Thursday, April 26, 2012

Interview ~ Ashland Menshouse author of The Last Seer and the Tomb of Enoch

Can a ghost haunt more than your home?  Can a Bigfoot track more than footprints? 

Aubrey Taylor’s cozy life in the subdued, Appalachian town of Lake Julian had never been exceptional.   Shouldered by his lifelong friends, Buzz Reiselstein and Rodriqa Auerbach, he quietly endured the thrashings of a persistent pack of pesky bullies, which included the most-feared kid in school, Magnos Strumgarten, and his own obnoxiously, well-accomplished brother, Gaetan.  Comfortable in his humdrum niche of the absolutely average, Aubrey never pushed back…

…until fate dug a little too deep, and the unseen darkness of unspoken places stole his mediocrity.

When spurious specters and elusive mountain men battle for a tomb of Watchers, buried in ages past, only those who choose to search beyond the surface feel the grip of the ancients’ revenge.   Unusual disappearances, a colorful cadre of insightful townsfolk and a whirlwind of blunders and mishaps exposes the struggling forces that transform Aubrey and his friends into more than spectators amidst the oldest war of all.

Prepare to see the unseen as you’ve never seen it before.

Want to buy this book? Click the links below.  

The Last Seer and the Tomb of Enoch is Ashland Menshouse’s debut novel.  This adventure blend of science fiction and spiritual fantasy explores the stifling angst and carefree joy of adolescence in a world torn between tradition and the post-modern march of progress.

A little about Ashland
Ashland Menshouse received a Bachelor’s degree from Georgetown College in Georgetown, Kentucky.  He obtained a doctoral degree from the University of Kentucky and completed post-doctoral studies at Emory University.  He currently resides in Atlanta, Georgia, where he spends most of his time working with ill and injured children.  Current projects include this novel’s sequel, The Last Guardian and the Keeper of the Magi, which is nearly ready for publication, and the third novel The Last Nazirite and the Shadowlight, which will be completed by the end of 2013.  Visit for more info.

1.What is your all-time favorite book?
“Arrowsmith” by Sinclair Lewis.  I both commiserate and identify with the struggle of learning a craft in the midst of personal and social upheaval.  For me, this book is a standard for traversing pain during applied sanity.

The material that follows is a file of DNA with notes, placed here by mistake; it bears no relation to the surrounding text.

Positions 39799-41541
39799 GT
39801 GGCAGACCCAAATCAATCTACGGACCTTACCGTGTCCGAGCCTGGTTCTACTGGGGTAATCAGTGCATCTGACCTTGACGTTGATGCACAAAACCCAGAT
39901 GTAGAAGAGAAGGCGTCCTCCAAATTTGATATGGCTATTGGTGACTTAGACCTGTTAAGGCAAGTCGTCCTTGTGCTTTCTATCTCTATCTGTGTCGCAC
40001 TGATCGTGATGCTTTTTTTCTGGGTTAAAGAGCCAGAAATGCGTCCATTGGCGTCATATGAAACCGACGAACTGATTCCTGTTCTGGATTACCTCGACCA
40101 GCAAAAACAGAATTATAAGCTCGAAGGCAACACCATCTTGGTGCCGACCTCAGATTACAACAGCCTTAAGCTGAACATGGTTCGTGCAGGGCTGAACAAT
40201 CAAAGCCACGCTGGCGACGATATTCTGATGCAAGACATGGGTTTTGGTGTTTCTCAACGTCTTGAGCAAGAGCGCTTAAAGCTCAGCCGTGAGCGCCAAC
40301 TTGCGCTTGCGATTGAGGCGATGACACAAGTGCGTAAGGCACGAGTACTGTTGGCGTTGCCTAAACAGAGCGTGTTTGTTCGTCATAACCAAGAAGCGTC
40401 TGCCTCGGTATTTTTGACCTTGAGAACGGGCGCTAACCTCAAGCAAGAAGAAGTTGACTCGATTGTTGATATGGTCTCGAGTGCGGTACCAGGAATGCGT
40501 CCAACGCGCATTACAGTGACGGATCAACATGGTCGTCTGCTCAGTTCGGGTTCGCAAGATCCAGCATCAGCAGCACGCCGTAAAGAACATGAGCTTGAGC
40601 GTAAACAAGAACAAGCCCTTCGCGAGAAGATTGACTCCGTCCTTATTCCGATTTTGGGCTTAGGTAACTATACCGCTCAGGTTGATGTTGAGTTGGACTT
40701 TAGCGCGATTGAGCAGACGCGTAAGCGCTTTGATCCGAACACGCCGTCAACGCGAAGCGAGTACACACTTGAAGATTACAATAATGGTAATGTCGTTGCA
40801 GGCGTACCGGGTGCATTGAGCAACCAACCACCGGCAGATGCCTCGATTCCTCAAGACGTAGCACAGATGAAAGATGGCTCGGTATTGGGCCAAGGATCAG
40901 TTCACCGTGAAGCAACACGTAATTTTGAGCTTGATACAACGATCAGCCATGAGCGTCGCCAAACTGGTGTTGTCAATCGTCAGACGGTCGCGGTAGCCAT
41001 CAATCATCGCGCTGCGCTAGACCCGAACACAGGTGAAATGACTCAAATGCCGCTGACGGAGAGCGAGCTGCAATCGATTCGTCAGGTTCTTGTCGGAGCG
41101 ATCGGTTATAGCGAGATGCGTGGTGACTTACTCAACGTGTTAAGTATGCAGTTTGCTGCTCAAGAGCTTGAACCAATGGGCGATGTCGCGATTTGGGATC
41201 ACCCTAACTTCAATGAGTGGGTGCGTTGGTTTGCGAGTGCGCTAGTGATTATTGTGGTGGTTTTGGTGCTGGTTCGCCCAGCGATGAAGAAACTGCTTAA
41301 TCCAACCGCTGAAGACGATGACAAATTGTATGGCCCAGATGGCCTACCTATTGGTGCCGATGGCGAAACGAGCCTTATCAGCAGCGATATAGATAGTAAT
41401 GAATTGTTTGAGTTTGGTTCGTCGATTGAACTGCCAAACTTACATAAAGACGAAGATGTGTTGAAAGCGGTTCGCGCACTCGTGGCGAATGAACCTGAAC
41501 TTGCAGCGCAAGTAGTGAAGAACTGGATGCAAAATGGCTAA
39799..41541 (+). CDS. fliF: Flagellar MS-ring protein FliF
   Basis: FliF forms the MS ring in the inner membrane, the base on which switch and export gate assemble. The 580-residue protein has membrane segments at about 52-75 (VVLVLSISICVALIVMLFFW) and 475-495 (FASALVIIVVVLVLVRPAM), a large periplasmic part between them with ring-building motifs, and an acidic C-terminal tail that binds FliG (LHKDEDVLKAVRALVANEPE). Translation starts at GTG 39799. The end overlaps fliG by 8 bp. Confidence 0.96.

2.What inspired you to want to become a writer?
Words are the most powerful extension of ourselves. With a single word we can destroy and inspire, justify and repudiate, love and denigrate.   I have always had the greatest respect for words and their potency in every aspect of life.

One day, I hope to be a good writer: to write something which both gives someone hope and shows them a glint of the world from an otherwise hidden perspective.

I’ve always enjoyed writing.  It’s the one place where I am me, and I don’t have to be anything else.  When I was younger, I wanted to devote more time to writing, but life got in the way, and it fell by the wayside.  Now that the rest of my life is a little more manageable (and by that I mean I’ve finally reached a level of maturity where I’m a little better at dealing with a baseline degree of personal craziness), I can finally devote more time to writing.

3.What's one piece of advice you would give aspiring authors?
Put your helmet on, keep your nose to the floor and never give up.

4.What jobs did you have before you became a writer?
I’ve worked in medicine in one form or another since I was 16.  It’s what I was made to do. 

5.Do you have any hidden talents?
I’m a savant at dominos.  It’s like triage, only with numbers.

6.Any other books in the works? Goals for future projects?
I’ve nearly completed the second book in the series, “The Last Guardian and the Keeper of the Magi”, and I’m already plot-planning for the third book, “The Last Nazirite and the ShadowLight”.

7.Please tell us why we should read your book.
You’ll never think of the things you can’t explain the same way again.  Plus, it’s just clean, chortle-inducing fun.

8.How do reviews, good or bad, affect you?
I like input good or bad.  I hope people enjoy what I write, but as I’m only just about to complete my second novel, I understand I’m still learning, and I want to improve, so any constructive criticism is welcome.

9.Favorite food?
I love food, nearly all food, which is exemplified by my husky stature.

I go through phases.  Things with vinegar as an ingredient are my favorite currently.  That could change next week.

10.Cat or Dog?
I have a cat, Hollie.  She’s 11 years old, and the best cuddle-buddy ever.  She’s more like a dog in some ways:  no attitude and loves affection.  I used to think she was a little on the dim-witted side, but as she’s matured, I’ve realized she’s been playing me for a fool.  I’ve discovered she lifts her right front paw up, like she’s injured, when she wants something.  I kept telling the vet about it.  X-rays, blood tests, physical exam, everything was normal.  Took me years to figure out it was all a ploy for love…or treats.

11.What do you do to relax?
What does relax mean?  I’m unfamiliar with this word.  Is it English?

12.What is one thing you absolutely need while writing?
A space to concentrate.  It’s amazing how I did all my homework in high school while I watched TV, now when I’m writing I need to be able to block everything out and focus solely on the story.  A little background noise is fine.  Sometimes I listen to some music, but it can’t have words, and usually it just annoys me after a bit, so I turn it off.

When I’m writing, I need every sense attuned to the world I’m creating.

Thanks so much for taking the time to do this interview.

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